Asunto(s)
Toma de Decisiones , Técnicas de Apoyo para la Decisión , Participación del Paciente/métodos , Neoplasias de la Próstata/terapia , Humanos , Masculino , Evaluación de Programas y Proyectos de Salud , Estudios Retrospectivos
11.
Home Healthc Now ; 37(4): 198-207, 2019.
Artículo en Inglés | MEDLINE | ID: mdl-31274582

RESUMEN

Transitions of care between settings and clinicians are a time of vulnerability for patients, and can result in fragmented care, medication errors, avoidable readmissions, and patient/nurse dissatisfaction. Through the use of technology and a structured face-to-face handoff, the patient and family can be engaged in the transition across settings. The purpose of this project was to determine the feasibility and effectiveness of videoconference handoffs between inpatient, case management, and home care nurses, and the patients/families during transitions of care from hospital to home care. Videoconferences were conducted for 2 months with patients transitioning from two pediatric inpatient units to the hospital-based home care agency. The nurses and patient/family connected through a secure cloud-based videoconferencing platform. Participants discussed the patient's status, safety concerns, ongoing plan of care, what the patient/family could expect at home, and the coordination of equipment/supply needs and postdischarge visits. Videoconference handoffs (n = 10) were found to be feasible and address gaps in communication, coordination of care, and patient/family engagement during transitions from hospital to home care. Postpilot, nurses agreed the videoconference handoffs should continue with minimal modifications.


Asunto(s)
Cuidadores , Continuidad de la Atención al Paciente , Pase de Guardia , Participación del Paciente , Videoconferencia , Adolescente , Cuidadores/educación , Niño , Preescolar , Comunicación , Estudios de Factibilidad , Femenino , Humanos , Lactante , Recién Nacido , Masculino , Alta del Paciente , Participación del Paciente/métodos , Satisfacción del Paciente , Evaluación de Programas y Proyectos de Salud
13.
Patient Educ Couns ; 102(12): 2223-2230, 2019 12.
Artículo en Inglés | MEDLINE | ID: mdl-31262673

RESUMEN

OBJECTIVE: Transition education programs dedicated to adolescents and young adults with congenital heart disease (CHD) aim to facilitate transfer to adult cardiology and bring more autonomy to teenagers. This prospective controlled multicentre study analysed the factors influencing the participation in a transition education program. METHODS: CHD patients aged 13-25 y were offered to participate in the transition program. A multiple linear regression identified the explanatory factors for participation in the program. RESULTS: A total of 123 patients (mean age 19.6 ±â€¯3.4 y) were included in the study, with 57 participants and 66 non-participants. Both groups showed similar socio-demographic and quality of life characteristics, low level of physical activity with muscular deconditioning and high exposure to risk behaviours (71% patients with ≥1 risk factor). Patients with complex CHD (OR = 4.1, P = 0.03), poor disease knowledge (OR = 0.3, P = 0.02), risk behaviours (body piercing, OR = 5.53, P = 0.01; alcohol, OR = 3.12, P = 0.06), and aged <20 y (OR = 0.29, P = 0.03), were more likely to join the program. CONCLUSION: Many risk factors influencing the participation of adolescents and young adults with CHD in transition education programs are controllable. PRACTICE IMPLICATION: Further randomized studies are necessary to evaluate the impact of transition education program on quality of life, successful transfer to adult centre and, ultimately, prognosis.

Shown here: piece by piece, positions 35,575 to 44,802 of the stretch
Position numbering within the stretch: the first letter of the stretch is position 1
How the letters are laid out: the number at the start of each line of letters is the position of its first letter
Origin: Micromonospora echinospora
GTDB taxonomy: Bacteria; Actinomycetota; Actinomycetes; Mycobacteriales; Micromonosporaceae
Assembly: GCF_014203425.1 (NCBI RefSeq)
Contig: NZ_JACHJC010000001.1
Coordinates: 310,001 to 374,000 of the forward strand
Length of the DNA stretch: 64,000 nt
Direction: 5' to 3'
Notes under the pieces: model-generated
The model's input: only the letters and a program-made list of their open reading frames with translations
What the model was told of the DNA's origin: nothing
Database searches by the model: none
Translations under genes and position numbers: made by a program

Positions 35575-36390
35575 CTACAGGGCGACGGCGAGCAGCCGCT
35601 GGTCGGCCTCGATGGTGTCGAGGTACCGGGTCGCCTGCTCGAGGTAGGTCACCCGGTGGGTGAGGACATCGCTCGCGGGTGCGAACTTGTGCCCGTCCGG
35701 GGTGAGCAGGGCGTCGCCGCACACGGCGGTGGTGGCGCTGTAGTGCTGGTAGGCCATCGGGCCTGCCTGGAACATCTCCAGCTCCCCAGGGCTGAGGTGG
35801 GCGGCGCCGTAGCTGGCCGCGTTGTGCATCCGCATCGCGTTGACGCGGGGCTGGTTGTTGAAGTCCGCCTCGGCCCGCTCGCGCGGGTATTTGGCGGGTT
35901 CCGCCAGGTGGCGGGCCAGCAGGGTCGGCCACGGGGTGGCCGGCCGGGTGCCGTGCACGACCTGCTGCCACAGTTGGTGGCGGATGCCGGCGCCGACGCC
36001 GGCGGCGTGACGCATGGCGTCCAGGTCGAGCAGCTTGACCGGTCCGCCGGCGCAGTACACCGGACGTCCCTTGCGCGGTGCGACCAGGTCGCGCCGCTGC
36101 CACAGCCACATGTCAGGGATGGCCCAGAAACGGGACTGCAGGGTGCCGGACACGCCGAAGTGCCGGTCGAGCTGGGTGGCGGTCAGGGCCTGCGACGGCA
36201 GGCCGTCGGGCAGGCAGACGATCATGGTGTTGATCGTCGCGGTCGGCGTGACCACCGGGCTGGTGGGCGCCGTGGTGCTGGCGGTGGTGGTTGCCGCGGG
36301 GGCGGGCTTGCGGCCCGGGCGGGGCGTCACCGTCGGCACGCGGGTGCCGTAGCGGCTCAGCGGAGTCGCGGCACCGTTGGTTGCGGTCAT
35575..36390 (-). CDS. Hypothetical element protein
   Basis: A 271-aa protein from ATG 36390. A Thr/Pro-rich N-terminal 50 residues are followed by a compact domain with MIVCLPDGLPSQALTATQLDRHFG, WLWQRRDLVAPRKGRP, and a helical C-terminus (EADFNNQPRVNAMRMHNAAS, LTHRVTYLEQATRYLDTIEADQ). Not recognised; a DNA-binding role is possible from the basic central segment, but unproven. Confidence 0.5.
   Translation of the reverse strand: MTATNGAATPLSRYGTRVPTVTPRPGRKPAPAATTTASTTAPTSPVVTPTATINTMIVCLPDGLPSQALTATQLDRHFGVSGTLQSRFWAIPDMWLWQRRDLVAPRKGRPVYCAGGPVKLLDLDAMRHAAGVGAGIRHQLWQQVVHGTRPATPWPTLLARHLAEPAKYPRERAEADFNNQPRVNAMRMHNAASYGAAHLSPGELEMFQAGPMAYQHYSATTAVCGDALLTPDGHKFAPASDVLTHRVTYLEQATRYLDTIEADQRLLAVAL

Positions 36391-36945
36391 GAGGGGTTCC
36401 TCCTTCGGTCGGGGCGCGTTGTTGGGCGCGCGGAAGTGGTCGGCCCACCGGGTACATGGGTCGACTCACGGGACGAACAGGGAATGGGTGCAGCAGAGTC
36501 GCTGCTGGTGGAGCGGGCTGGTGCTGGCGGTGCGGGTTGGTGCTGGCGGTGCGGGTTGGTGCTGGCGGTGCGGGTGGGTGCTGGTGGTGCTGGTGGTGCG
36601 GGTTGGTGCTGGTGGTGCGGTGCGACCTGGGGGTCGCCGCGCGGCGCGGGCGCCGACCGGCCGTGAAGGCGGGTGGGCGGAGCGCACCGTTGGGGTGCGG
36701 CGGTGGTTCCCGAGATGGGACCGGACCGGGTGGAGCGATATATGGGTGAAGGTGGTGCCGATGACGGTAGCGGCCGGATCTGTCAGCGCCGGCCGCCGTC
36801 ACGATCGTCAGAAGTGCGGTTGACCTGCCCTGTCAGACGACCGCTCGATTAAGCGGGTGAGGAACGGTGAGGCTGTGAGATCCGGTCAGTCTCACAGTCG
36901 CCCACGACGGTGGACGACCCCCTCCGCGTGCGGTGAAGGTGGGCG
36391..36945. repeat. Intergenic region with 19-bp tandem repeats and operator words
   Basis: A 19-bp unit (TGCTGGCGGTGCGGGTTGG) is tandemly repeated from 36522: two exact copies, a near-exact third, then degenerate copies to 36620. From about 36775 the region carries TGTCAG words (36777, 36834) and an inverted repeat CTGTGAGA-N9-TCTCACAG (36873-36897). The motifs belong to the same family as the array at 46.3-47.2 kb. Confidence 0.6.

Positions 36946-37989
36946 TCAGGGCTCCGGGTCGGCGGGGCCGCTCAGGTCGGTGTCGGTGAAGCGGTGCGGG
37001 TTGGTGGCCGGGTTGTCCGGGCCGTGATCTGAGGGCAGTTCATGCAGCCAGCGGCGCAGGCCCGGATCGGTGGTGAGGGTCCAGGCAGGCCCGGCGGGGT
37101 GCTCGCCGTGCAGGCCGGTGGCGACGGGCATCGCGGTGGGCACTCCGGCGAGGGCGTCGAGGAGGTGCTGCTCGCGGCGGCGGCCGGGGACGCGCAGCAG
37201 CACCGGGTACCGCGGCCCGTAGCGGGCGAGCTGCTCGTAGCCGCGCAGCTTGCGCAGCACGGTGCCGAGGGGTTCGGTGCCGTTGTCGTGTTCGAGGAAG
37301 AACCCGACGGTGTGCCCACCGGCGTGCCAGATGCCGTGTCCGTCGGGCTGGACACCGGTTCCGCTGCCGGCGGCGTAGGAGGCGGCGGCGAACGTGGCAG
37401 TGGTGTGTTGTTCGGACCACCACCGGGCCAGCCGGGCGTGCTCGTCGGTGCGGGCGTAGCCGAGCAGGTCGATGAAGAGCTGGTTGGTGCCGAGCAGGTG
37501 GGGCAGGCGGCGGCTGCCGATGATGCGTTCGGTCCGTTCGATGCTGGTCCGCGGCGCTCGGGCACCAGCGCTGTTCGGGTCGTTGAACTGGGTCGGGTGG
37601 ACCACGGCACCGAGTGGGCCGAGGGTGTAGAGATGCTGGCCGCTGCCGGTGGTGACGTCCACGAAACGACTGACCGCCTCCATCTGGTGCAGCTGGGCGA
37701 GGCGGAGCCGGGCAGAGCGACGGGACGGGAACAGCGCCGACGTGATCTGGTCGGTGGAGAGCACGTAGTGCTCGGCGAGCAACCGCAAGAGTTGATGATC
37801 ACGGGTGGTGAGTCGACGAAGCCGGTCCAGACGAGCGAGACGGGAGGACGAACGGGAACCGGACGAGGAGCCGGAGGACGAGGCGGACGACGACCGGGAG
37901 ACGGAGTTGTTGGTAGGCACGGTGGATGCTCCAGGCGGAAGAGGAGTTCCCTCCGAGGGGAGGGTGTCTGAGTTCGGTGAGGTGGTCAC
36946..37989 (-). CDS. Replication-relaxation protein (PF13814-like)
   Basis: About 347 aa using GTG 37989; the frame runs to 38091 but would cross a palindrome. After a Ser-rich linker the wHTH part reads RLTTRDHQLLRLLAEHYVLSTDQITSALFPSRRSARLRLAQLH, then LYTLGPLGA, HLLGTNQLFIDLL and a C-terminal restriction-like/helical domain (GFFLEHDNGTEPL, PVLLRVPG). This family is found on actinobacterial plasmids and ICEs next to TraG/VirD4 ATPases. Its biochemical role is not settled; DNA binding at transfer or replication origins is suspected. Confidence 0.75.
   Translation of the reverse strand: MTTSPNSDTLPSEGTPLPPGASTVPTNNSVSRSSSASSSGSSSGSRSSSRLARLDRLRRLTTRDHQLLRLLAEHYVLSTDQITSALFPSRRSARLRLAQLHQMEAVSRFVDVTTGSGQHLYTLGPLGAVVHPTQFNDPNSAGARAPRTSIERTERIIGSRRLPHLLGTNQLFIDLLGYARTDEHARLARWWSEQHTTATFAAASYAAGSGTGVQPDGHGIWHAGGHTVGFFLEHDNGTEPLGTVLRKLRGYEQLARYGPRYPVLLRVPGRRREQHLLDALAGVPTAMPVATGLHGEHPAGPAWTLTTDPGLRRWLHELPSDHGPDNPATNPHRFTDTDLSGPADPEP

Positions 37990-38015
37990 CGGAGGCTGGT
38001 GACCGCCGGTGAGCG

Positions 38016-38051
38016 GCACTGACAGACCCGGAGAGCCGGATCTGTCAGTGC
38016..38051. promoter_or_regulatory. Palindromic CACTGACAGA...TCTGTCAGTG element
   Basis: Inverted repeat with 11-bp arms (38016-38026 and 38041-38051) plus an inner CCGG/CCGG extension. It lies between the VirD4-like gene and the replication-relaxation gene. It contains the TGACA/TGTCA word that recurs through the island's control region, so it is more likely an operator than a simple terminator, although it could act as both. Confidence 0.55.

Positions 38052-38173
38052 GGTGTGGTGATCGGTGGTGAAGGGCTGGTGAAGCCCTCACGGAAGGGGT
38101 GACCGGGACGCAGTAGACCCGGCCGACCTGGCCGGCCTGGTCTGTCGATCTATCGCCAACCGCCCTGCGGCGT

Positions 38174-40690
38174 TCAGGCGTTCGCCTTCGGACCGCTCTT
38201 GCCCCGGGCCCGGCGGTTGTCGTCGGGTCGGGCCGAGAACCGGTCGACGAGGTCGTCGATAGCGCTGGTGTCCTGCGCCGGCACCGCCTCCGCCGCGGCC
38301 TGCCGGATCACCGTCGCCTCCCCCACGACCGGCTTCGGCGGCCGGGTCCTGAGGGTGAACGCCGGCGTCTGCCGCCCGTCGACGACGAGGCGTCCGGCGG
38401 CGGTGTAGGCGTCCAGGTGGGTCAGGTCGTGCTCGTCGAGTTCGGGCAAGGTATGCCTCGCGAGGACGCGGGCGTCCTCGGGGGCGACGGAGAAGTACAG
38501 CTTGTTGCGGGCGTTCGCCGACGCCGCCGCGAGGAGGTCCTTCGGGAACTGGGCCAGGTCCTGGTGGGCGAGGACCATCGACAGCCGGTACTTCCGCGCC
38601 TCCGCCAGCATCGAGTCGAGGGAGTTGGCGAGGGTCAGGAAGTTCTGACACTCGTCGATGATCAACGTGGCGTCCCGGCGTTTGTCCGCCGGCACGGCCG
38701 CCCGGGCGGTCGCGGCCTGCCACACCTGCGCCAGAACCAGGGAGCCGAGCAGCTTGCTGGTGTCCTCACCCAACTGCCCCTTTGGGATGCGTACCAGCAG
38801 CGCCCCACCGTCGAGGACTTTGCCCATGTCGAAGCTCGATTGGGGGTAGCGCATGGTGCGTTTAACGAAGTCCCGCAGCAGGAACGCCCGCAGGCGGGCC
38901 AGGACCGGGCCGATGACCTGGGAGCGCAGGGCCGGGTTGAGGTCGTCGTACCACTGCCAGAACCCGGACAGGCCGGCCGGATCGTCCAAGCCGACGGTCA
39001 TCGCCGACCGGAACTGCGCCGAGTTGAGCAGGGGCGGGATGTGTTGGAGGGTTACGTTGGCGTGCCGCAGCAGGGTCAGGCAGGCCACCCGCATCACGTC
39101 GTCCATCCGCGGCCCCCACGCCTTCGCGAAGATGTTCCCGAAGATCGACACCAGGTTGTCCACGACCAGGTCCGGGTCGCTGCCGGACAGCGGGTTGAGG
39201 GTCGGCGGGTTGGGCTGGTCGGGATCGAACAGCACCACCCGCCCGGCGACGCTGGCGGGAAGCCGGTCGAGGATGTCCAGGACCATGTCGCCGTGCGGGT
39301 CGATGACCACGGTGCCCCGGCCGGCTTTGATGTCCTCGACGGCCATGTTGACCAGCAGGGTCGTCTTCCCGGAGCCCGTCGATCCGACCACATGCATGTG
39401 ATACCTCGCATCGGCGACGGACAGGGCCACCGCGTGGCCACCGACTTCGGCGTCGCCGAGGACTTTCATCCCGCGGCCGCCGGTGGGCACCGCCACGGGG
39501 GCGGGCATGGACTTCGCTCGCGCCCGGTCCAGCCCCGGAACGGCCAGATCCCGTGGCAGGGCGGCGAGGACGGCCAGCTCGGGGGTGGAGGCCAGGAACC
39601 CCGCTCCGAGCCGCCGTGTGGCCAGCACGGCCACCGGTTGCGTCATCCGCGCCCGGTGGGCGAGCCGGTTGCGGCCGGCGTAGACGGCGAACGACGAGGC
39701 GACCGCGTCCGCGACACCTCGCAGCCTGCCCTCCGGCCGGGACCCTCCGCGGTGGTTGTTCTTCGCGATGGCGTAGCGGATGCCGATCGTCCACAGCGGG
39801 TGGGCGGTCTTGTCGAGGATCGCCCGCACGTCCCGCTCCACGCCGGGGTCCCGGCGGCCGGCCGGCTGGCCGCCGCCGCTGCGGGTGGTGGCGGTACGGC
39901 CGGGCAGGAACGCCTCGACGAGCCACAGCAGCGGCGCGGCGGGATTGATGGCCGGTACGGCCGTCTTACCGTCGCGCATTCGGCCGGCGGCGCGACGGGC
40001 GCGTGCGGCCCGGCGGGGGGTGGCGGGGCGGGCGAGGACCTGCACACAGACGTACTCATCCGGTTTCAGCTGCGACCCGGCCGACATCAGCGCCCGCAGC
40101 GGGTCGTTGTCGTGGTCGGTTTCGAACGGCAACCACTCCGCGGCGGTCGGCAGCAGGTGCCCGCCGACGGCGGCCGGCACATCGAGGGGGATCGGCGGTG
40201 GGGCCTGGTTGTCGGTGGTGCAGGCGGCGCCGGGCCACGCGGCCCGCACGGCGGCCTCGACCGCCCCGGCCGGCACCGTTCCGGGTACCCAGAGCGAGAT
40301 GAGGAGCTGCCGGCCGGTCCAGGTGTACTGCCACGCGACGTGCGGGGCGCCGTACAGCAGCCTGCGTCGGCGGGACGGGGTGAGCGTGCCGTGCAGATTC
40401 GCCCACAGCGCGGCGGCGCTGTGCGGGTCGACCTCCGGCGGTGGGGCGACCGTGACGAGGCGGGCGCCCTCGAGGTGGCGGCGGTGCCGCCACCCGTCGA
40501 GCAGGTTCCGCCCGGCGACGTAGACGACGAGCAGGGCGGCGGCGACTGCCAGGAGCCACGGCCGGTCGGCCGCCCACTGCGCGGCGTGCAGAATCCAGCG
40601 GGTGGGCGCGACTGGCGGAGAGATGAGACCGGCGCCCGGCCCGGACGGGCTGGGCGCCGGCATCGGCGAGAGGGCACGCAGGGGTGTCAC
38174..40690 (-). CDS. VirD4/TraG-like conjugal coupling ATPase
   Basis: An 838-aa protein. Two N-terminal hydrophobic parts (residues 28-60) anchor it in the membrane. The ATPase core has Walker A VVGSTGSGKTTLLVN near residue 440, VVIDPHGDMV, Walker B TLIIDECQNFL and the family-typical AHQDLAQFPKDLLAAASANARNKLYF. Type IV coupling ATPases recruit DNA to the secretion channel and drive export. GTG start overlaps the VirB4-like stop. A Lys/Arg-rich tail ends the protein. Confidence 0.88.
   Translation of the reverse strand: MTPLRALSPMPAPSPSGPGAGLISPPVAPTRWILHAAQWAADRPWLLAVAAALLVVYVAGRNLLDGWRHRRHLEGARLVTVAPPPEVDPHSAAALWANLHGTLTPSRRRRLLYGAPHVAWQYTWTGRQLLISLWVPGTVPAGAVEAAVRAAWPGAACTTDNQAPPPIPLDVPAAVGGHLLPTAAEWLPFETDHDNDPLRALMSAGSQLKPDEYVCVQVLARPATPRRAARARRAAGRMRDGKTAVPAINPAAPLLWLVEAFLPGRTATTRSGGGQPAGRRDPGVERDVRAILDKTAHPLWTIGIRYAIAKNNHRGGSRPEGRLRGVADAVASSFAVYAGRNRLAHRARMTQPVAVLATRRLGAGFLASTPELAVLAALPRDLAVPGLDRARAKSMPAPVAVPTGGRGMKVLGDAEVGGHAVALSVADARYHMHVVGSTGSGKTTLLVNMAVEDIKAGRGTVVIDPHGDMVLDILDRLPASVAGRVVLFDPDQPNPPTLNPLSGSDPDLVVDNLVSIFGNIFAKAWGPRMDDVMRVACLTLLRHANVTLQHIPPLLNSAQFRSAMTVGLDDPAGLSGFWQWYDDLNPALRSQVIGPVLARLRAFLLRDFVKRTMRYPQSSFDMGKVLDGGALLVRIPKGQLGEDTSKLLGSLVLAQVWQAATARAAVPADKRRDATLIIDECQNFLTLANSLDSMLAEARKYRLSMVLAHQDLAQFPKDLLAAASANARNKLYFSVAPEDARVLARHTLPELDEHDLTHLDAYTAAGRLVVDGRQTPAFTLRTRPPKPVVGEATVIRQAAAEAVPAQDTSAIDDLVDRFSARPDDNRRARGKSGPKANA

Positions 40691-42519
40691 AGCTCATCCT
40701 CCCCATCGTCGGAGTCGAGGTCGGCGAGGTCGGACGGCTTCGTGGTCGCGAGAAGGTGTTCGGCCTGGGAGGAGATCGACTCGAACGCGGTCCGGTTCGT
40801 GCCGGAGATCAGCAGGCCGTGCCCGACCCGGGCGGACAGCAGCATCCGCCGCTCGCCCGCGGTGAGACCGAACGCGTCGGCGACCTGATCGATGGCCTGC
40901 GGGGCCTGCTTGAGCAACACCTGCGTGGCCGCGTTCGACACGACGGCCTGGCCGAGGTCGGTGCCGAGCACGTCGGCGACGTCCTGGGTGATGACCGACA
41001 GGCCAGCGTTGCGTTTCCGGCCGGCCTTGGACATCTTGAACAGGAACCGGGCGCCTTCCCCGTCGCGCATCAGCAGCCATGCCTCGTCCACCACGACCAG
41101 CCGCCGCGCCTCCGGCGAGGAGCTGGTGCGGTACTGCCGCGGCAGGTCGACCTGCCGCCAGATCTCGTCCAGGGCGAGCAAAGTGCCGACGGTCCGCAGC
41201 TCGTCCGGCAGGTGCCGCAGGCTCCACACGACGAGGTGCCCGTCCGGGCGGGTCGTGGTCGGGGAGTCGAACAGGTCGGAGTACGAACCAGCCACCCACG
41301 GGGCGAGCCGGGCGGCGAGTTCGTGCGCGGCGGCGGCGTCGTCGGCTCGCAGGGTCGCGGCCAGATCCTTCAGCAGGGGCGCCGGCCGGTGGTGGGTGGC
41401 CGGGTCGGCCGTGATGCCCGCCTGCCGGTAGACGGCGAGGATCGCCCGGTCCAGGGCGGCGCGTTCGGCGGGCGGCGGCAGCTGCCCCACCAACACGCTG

Asunto(s)
Continuidad de la Atención al Paciente/estadística & datos numéricos , Conocimientos, Actitudes y Práctica en Salud , Cardiopatías Congénitas/terapia , Educación del Paciente como Asunto/métodos , Participación del Paciente/métodos , Transición a la Atención de Adultos , Adolescente , Adulto , Cardiología/estadística & datos numéricos , Estudios Transversales , Femenino , Cardiopatías Congénitas/diagnóstico , Cardiopatías Congénitas/psicología , Humanos , Masculino , Estudios Prospectivos , Calidad de Vida , Adulto Joven
14.
Int J Ment Health Nurs ; 28(5): 1195-1205, 2019 Oct.
Artículo en Inglés | MEDLINE | ID: mdl-31325221

RESUMEN

Involving mental health consumers in nursing handover is a recent introduction to practise in acute mental health units. However, implementation must recognize that mental health care is complex and the approach needs to include recovery-focused philosophies of practice. Evidence shows that nurses and other health professionals consider poor handover practices may be the source of adverse events; however, the views of mental health nurses about involving consumers in nursing handover have not been previously reported. The aim of this study was to identify nurses' attitudes towards consumer involvement in handover and to measure the effect of a training programme upon these attitudes. A single-group pre-post-test intervention study was undertaken. The study was conducted on the adult acute mental health inpatient unit of a major metropolitan hospital in Victoria, Australia, 2016-2017. Questionnaires were developed to capture the views of the nurses about proposed changes in the afternoon nursing handover process. A questionnaire was administered before and after the training intervention, an innovative, multi-media education handover package. We found that training had a significant influence on mental health nurses' attitudes towards involving consumers in the handover. Therapeutic engagement improved following training and miscommunication reduced when all players are informed and have the opportunity to engage with the information. This study has demonstrated that well-planned education can influence nurses' attitudes about involving consumers in the nursing handover processes.